- Associated Press - Tuesday, September 1, 2015

NEWARK, N.J. (AP) - Two convicted carjackers will get a new trial after an appeals court determined a juror who sat on their first trial should have been removed for racial bias.

A New Jersey appeals court reversed the 2012 convictions of Rashon Brown and Malik Smith. They were charged with carjacking a vehicle from a woman in Hillside, Union County, in 2008. Both men were convicted of multiple counts and were sentenced to more than 20 years in prison.

Brown and Smith, who are black, argued for a mistrial because a white juror told others on the panel that she felt threatened because she saw two black men in her neighborhood during jury deliberations and felt they might be connected to the trial.

The appeals court ruling, published Monday, said the juror exhibited a “deeply-rooted, latent racial bias” that required her removal from the jury. The three-judge panel also faulted the trial judge for not adequately questioning the two jurors she told about her fears.

Police officers testified they found the car in Newark soon after the carjacking and boxed it in, when the driver, allegedly Brown, and a passenger fled.

On the second day of jury deliberations, the juror told the judge in chambers that as she was getting in her car to go to court, she saw two black men she hadn’t seen before and said she was concerned they might be stalking her because of the case.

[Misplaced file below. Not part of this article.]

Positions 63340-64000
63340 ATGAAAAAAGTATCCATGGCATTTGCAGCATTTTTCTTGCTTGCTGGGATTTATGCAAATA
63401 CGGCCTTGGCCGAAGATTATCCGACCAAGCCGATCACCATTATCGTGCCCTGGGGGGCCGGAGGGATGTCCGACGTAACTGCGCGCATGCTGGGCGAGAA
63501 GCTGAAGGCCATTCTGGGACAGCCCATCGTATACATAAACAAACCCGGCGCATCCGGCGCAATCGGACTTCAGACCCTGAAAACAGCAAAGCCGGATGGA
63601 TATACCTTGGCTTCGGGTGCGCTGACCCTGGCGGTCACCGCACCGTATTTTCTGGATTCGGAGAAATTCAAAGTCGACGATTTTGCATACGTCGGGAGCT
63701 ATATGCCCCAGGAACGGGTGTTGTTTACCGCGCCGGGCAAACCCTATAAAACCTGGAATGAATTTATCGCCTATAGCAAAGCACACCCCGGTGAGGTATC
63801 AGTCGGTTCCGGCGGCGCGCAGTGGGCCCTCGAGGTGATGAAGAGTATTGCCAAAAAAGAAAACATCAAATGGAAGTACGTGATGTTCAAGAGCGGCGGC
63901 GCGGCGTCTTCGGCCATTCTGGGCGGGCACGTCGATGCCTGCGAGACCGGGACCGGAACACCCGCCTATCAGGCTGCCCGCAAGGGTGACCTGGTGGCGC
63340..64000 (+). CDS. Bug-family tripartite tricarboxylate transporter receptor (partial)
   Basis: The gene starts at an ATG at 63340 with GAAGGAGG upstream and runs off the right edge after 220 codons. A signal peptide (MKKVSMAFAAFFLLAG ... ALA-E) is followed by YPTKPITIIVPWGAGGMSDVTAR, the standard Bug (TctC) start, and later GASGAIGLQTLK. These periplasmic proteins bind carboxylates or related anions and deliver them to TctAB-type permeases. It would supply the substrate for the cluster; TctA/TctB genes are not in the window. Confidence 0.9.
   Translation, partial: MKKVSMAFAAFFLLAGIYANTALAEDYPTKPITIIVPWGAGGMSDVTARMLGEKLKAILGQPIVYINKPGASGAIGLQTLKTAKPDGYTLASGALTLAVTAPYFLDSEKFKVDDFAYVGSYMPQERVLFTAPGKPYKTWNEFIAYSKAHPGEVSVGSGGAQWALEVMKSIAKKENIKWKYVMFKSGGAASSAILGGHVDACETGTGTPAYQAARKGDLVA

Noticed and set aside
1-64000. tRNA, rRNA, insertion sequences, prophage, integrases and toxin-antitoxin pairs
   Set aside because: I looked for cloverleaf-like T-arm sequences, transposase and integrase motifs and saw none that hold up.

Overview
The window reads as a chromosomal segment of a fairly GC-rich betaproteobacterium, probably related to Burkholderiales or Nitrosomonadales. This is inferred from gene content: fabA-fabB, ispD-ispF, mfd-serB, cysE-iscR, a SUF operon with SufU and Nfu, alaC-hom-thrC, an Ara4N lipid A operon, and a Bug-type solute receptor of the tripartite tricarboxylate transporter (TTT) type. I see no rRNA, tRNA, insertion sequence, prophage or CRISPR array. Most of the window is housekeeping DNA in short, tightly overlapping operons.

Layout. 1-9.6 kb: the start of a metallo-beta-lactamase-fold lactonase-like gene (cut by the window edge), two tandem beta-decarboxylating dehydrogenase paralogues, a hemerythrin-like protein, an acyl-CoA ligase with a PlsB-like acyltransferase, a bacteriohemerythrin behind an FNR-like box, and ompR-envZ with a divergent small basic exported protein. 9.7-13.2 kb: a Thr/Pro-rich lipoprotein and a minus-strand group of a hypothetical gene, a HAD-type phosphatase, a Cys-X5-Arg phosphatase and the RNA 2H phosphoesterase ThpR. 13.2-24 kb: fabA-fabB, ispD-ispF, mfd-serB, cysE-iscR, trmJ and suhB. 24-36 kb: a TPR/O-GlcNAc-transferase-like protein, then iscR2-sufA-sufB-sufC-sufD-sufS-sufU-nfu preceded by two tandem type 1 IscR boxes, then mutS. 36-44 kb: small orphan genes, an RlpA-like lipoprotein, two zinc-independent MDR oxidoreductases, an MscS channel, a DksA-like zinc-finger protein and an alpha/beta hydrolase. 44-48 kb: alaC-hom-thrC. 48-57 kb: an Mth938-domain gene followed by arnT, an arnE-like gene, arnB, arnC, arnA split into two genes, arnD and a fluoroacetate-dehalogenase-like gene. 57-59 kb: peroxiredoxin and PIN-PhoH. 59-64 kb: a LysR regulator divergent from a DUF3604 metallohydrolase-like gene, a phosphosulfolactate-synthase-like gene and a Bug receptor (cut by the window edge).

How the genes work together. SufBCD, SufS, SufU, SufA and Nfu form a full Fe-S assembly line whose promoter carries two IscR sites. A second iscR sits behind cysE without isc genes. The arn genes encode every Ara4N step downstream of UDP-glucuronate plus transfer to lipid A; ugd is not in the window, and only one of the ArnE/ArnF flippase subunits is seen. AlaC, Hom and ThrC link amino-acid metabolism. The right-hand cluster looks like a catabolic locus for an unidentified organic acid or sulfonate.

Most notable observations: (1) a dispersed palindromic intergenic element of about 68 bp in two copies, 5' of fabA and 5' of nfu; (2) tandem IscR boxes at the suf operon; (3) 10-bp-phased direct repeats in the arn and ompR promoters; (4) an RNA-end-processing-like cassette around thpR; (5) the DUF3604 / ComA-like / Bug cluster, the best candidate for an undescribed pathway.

“I wasn’t concerned about it when I first went on the case, but I was wondering if they would stalk you if they’re found guilty, whatever, you know, if they would go after any of the jurors,” she said, according to court documents.

Another juror told the judge that the neighborhood is largely white and black people are rarely seen there.

Both defendants’ attorneys moved for a mistrial but the judge denied their request, saying the first juror’s comments weren’t an expression of racism.

The appeals court called the judge’s handling of the matter “utterly irreconcilable with one of the core principles of this State’s judiciary, the delivery of equal justice under law to all of our citizens.”


This story has been corrected to show that Hillside is in Union County, not Essex County.

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